April 4th, 2010

Easter 2010

We have had high wind warnings and advisories for the past few days and the weather service from has cautioned that the potential for wind damage increases as the trees leaf out. Here in the north half of Whatcom county, the trees are still almost bare. The cherries and pears are in bloom and the big leaf maples are decorated with their creamy yellow bell shaped flowers, but most leaves are still not much bigger than a thumbnail.

Windthrow

Even without leaves, a big leaf maple blew down into the cornfield this week. Foresters call a blow down ‘windthrow.’

Eighty Foot Fallen Maple

The twins and I went out this Easter morning with a tape to measure it. The trunk is about forty inches in diameter at the butt and eighty feet tall. For a big-leaf maple, eighty feet is taller than most mature trees, but sometimes a tall specimen reaches a hundred feet and more.

Stump Rot

This one fell because the stump was rotten. Over three-quarters of the stump was rotted away. All that was left was a few inches of outer shell that conducted water and nutrients up from the root system to the rest of the tree. From about eight feet up, the tree is hard and healthy. Big-leaf maples are subject to fungus attacks. It looks like the fungus entered from a broken sub trunk that died, broke off, and the stub rotted and infected the main trunk. Subsequently, the fungus devoured the interior of the stump. Sometimes those weakened old maples fall over on still days, so I was not surprised to see that this one fell on this windy spring week.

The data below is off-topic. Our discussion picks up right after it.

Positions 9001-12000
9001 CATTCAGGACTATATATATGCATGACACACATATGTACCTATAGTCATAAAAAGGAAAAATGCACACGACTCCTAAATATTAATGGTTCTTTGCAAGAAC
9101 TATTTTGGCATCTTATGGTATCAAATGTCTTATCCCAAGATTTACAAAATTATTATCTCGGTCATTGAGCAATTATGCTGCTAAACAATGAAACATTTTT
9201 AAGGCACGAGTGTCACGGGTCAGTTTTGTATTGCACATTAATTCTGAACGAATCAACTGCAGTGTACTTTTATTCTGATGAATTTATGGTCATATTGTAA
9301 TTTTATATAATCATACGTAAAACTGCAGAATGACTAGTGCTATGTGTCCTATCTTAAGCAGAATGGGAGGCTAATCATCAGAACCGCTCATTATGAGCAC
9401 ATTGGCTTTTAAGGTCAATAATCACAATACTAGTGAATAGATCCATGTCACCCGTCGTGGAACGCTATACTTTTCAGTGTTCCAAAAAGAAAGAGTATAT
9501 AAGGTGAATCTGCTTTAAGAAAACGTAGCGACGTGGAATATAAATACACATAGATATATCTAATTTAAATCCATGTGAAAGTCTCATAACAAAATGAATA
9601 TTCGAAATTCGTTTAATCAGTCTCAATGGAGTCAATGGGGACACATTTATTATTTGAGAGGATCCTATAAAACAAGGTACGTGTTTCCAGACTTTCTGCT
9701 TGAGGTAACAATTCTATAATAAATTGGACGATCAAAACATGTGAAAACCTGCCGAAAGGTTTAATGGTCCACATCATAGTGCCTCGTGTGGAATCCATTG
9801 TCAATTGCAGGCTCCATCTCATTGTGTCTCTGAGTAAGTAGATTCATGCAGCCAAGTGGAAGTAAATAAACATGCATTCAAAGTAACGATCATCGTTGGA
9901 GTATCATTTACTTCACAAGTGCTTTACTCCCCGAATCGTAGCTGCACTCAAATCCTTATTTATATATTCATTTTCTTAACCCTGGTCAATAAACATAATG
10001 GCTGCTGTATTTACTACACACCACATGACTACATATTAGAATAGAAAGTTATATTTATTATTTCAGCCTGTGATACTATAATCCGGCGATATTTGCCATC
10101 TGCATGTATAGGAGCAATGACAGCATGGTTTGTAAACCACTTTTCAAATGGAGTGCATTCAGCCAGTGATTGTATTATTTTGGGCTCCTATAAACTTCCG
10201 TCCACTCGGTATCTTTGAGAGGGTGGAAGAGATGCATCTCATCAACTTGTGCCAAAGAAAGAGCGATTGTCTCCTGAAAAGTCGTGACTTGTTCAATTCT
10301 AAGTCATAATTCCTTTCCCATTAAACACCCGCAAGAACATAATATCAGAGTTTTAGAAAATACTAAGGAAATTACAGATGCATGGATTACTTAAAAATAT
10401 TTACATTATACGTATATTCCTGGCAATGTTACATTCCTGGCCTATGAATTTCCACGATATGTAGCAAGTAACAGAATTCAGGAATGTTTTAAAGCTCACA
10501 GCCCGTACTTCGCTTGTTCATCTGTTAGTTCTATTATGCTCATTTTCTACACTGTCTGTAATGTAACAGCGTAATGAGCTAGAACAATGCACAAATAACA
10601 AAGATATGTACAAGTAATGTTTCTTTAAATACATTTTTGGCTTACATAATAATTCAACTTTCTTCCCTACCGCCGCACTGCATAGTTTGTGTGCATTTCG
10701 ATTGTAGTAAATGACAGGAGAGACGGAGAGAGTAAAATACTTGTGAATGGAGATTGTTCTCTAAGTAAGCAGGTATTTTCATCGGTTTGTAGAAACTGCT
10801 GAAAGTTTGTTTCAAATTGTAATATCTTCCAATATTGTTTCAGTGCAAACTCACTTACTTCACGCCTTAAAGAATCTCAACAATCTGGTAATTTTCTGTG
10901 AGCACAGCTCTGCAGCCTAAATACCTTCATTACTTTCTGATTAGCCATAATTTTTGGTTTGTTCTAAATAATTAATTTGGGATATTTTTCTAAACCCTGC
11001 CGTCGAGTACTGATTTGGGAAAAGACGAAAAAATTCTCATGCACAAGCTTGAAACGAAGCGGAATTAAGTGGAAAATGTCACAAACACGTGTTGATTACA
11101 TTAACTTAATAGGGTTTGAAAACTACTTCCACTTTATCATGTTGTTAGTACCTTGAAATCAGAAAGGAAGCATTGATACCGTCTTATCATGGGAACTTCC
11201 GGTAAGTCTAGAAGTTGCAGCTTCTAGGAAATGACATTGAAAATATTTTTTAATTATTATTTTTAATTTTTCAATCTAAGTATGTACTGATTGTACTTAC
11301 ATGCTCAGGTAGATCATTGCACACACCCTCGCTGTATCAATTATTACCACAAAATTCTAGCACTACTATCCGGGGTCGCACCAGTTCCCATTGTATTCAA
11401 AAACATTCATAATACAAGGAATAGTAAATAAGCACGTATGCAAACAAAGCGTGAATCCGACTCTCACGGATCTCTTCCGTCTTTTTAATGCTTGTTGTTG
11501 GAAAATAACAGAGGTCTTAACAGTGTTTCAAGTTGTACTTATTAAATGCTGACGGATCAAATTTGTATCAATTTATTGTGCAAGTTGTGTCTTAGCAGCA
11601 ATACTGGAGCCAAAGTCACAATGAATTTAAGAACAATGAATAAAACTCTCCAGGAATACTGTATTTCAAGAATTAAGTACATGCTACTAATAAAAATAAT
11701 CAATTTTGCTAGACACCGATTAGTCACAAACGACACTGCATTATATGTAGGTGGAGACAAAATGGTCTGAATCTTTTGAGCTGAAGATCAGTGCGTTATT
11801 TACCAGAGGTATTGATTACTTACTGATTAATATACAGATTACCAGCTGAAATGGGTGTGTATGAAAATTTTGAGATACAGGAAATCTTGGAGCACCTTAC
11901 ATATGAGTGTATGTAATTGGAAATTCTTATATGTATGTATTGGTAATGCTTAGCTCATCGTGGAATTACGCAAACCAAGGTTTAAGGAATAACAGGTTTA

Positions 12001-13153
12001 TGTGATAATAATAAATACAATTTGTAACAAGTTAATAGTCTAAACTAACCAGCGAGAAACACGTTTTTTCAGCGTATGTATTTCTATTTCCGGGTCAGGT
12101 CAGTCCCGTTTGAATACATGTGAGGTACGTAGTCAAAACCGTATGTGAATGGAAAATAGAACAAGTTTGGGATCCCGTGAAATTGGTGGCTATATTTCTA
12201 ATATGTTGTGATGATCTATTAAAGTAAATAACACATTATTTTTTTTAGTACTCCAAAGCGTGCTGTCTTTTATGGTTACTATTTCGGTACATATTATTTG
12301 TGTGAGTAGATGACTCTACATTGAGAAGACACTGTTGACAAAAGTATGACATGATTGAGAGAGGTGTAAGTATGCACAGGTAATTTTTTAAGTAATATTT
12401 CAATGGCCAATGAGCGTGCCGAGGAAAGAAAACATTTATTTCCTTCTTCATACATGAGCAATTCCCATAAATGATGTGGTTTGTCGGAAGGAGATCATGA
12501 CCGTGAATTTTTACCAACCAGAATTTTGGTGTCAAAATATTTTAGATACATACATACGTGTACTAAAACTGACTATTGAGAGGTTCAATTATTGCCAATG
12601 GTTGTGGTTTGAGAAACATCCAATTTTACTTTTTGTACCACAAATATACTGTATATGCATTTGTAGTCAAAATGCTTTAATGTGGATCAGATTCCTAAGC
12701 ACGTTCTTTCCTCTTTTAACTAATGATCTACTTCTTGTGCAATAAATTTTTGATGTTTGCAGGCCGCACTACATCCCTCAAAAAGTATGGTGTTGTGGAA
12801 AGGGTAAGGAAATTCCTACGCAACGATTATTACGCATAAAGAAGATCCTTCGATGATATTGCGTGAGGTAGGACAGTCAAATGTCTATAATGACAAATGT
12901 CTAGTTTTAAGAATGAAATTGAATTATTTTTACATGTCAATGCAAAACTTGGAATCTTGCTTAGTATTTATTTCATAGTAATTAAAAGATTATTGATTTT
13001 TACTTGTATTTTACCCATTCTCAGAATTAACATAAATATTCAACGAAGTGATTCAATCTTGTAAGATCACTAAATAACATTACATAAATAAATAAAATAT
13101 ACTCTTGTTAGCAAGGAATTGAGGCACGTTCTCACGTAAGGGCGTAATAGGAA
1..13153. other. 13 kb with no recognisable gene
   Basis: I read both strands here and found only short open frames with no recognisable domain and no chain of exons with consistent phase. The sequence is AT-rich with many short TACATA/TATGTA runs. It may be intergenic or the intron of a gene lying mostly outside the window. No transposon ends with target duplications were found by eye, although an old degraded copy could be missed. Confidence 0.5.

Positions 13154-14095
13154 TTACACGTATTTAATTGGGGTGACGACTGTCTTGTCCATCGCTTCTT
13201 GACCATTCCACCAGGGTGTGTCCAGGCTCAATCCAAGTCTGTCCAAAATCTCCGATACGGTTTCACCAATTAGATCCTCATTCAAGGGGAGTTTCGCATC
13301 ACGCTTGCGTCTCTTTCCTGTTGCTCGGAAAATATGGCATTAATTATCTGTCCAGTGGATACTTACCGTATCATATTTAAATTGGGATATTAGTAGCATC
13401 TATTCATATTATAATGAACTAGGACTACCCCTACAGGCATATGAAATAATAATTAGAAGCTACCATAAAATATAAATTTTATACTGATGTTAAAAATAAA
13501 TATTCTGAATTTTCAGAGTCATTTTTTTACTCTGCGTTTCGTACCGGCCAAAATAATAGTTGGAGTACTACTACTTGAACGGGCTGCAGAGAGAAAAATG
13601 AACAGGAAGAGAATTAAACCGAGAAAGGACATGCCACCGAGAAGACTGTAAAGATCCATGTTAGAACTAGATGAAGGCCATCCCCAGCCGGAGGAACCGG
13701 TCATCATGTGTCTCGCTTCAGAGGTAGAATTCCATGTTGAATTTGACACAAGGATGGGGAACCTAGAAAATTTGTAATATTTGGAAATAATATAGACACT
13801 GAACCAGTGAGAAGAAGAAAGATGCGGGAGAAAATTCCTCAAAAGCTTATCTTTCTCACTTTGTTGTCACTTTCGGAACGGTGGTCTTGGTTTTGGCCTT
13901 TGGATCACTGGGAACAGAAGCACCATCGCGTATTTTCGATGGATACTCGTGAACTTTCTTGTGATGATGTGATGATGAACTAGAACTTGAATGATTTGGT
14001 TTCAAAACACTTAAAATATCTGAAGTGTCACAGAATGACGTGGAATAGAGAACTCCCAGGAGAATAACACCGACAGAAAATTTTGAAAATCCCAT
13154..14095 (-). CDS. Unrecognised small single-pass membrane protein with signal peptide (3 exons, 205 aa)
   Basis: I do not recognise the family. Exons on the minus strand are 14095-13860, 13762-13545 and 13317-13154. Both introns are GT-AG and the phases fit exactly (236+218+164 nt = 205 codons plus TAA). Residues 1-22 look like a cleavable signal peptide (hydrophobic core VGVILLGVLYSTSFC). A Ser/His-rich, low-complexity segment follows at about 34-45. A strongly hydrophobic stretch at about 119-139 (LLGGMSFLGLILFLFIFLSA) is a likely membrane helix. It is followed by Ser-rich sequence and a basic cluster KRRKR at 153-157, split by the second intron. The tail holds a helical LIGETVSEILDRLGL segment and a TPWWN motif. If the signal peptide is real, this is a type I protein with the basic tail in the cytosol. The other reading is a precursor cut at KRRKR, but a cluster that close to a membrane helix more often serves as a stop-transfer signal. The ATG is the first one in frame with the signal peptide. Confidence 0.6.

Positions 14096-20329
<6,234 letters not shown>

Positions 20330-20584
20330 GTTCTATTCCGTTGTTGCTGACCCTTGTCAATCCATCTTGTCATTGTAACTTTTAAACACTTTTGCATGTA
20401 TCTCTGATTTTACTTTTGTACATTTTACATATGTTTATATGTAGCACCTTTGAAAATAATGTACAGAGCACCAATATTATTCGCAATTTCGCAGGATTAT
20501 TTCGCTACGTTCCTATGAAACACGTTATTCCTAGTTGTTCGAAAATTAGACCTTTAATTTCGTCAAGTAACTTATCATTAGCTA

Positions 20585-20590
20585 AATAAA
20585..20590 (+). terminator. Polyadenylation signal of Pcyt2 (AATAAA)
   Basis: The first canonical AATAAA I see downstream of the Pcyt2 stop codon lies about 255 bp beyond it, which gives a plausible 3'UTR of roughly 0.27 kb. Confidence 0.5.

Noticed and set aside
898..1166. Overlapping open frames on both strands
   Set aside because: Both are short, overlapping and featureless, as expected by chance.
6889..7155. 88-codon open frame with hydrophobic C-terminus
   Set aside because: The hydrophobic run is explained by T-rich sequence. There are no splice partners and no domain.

Seventy Years Old

When I was a ten-year-old, I remember this maple as a trunk a foot in diameter that had become rough and fissured as big-leaf maples are when they mature. It had the size and appearance of a twenty year old tree. Since I am sixty, that would make the tree seventy. Also, it grew on the edge of the last acreage that Grandpa and Dad cleared about seventy years ago. Maples often start growing on the fresh edge of the woods after land has been cleared, making a second argument for seventy years.

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